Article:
LEXINGTON, Ky. -- The vibe around Rupp Arena prior to Kentucky's game Tuesday night against Texas A&M didn't scream optimism.
Starting point guard Quade Green was ruled out less than an hour before tip-off, and three other scholarship players were out injured. Meanwhile, Texas A&M was getting two of its starters back from injury.
The Wildcats were down to seven scholarship players, with five freshman starters -- against a team that started three juniors, a senior and a freshman.
Oh, and coach John Calipari preached all week to anyone that would listen that his young Kentucky group wasn't tough, with a blown second-half lead from Saturday against Tennessee to prove it.
Two hours later, Kentucky eked out a 74-73 win over A&M, sending the Aggies to their fourth straight loss.
Calipari wasn't totally convinced by the Wildcats' improved toughness on Tuesday, but it was a step in the right direction.
"Toughness doesn't mean roughness," he said. "Toughness means that you're engaged, that you're playing people before they catch the ball, that you're meeting people before the ball hits the rim when you rebound, that you're sprinting the floor every time and bouncing, and you're talking. We got closer. But that's still going to be a work in progress. Until we get really good at that, we're going to be who we are."
What Kentucky is right now is not what it's going to be in two months, and the Wildcats (13-3, 3-1 SEC) are still taking baby steps toward what Calipari wants them to become by March. But If Saturday's loss showed a team that has trouble fighting back when it gets hit in the mouth, Tuesday's win showed a team that can throw some punches -- albeit inconsistent ones -- and survive with its back against the wall.
They can't do it for 40 minutes yet, especially defensively. Kentucky had several good stretches of zone defense, especially late in the game. A&M (11-5, 0-4 SEC) couldn't complete entry passes to Tyler Davis and Robert Williams, and the Wildcats collapsed with length on dribble-drives. But there were other times Kentucky switched off defensively for several possessions and A&M did whatever it wanted on the offensive end.
"We did some half-decent stuff," Calipari said. "But we went to man, they'd score five straight times."
The signs are there of a team beginning to come together, though. Shai Gilgeous-Alexander stepped in for Green and had 16 points, seven rebounds and five assists. He carried the offense for much of the first half. Hamidou Diallo scored 10 straight Kentucky points during one stretch and finished with 18 points. Kevin Knox had a couple of 3-pointers and 15 points.
But the key factor on this team moving forward is going to be PJ Washington -- and everyone seems to know it.
"The past couple games, he's been a little bit more vocal than the rest of us, and he's been playing really well and we're all starting to follow him a little bit," Gilgeous-Alexander said. "He's a really intense guy, and he gets us going, energy-wise."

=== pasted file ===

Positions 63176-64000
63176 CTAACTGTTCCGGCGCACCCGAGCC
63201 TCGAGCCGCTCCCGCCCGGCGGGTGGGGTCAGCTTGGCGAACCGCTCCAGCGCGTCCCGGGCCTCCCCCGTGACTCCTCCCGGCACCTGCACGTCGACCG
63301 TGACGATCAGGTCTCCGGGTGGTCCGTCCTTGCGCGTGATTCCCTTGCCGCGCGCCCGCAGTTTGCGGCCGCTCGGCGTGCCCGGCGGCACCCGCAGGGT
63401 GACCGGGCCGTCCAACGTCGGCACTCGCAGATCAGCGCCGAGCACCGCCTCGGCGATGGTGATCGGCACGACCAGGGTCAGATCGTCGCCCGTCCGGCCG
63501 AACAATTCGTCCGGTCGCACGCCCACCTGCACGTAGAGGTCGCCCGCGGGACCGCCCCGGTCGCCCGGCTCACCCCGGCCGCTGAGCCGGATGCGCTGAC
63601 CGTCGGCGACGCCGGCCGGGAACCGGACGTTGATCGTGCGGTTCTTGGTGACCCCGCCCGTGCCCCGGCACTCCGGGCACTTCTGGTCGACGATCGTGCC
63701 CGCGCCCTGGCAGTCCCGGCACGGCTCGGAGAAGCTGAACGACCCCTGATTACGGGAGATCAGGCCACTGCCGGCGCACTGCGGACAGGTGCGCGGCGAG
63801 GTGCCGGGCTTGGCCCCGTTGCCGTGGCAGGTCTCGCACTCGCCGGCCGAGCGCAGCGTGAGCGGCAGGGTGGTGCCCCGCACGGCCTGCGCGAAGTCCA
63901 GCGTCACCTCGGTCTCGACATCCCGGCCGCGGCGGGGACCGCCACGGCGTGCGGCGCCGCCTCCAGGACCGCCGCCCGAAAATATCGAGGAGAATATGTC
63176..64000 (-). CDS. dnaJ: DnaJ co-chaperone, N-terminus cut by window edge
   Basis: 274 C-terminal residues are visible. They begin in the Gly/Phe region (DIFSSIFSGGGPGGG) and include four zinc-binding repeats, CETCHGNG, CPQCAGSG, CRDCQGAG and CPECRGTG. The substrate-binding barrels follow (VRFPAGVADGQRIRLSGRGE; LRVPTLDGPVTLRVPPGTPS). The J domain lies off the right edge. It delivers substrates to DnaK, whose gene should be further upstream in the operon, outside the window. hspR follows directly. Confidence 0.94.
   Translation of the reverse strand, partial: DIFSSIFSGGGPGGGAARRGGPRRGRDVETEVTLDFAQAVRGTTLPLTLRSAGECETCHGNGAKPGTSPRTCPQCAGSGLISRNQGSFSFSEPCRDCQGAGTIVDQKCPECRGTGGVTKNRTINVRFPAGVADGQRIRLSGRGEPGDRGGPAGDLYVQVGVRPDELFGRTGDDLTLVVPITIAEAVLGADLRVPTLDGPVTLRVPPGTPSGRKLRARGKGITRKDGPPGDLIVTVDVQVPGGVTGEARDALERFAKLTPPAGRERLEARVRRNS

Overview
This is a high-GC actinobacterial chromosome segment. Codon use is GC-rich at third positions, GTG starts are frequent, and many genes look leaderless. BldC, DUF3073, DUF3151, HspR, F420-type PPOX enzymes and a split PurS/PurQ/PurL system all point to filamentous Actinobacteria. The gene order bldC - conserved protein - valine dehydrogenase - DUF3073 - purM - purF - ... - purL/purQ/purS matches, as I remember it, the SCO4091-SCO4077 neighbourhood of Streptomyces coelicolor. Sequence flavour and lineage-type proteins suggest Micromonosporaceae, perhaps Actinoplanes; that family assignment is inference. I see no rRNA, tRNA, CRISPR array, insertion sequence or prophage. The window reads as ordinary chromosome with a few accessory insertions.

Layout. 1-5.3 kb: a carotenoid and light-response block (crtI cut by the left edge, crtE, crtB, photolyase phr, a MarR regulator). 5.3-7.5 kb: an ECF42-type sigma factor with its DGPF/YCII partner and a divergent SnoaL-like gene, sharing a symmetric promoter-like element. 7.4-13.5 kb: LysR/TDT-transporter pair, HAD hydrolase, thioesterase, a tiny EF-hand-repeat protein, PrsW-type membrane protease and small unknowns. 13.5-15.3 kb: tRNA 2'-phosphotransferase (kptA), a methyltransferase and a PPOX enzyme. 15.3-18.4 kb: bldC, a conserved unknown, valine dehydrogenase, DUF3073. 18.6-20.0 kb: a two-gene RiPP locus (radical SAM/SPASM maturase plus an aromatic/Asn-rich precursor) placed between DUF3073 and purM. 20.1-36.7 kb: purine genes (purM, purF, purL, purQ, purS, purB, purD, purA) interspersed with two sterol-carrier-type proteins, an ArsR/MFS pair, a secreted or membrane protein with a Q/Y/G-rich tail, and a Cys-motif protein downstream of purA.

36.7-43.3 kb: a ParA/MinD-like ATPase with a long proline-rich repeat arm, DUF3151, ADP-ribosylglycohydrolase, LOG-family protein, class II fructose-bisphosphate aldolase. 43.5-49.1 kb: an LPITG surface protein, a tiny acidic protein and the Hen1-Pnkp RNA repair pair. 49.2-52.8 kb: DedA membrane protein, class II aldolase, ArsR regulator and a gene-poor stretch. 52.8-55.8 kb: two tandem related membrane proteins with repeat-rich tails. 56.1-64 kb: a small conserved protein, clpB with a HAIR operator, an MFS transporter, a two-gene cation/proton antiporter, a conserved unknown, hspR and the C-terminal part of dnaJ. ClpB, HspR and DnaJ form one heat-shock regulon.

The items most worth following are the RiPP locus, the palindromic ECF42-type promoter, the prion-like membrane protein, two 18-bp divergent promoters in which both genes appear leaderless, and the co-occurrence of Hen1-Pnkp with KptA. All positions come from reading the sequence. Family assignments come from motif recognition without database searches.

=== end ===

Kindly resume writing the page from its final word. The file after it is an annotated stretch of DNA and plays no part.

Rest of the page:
The inexperienced Wildcats have been screaming out for a leader all season, and it was never more evident than in the Tennessee loss. Washington cramped up in the second half with the game tied 47-47 and didn't return. The Volunteers outscored Kentucky by 11 in the final 12-plus minutes with Washington out of the game. After that game, Calipari said the Wildcats had no shot to win once Washington went out.
Despite some missed free throws late, Tuesday was another step toward Washington making this his team. He finished with 16 points and four rebounds, but more important, he took charge in the final minutes.
"He has to take leadership of this team," Calipari said. "He has to do it now. He's the toughest guy. If a guy is not doing what he has to, you have the ability and the right now to tell him."
Calipari clearly has higher aspirations for this team. He knows where his players are in their development, but if he thought at all the Wildcats were a borderline top-20 team and one of several contenders for an SEC title, he would have been happy in Tuesday night's postgame press conference.
He didn't exactly seem that way.
He continued to talk about toughness and Kentucky's lack of consistency in that department; the missed free throws that allowed Texas A&M multiple chances to tie or win the game in the final minute; the poor communication and rotation on defense; and the Wildcats losing the ball and hoping for fouls instead of finishing strong in traffic.
"If you want to be tough, you can't try to be cool, you can't try to be cute, you can't try to be Hollywood," Calipari said. "You can do those things, but you're not a tough, focused, engaged player."
Calipari is clearly trying to get a point across. He knows Kentucky has the talent and potential to be a factor in March but knows they're not there yet. And he knows any sign of lethargy or a loss of focus -- for even a minute -- at the wrong time can end a season.
"We need those guys to play with a sense of urgency, a desperation, a toughness," Calipari said.
Tuesday's short-handed response was a step in that direction.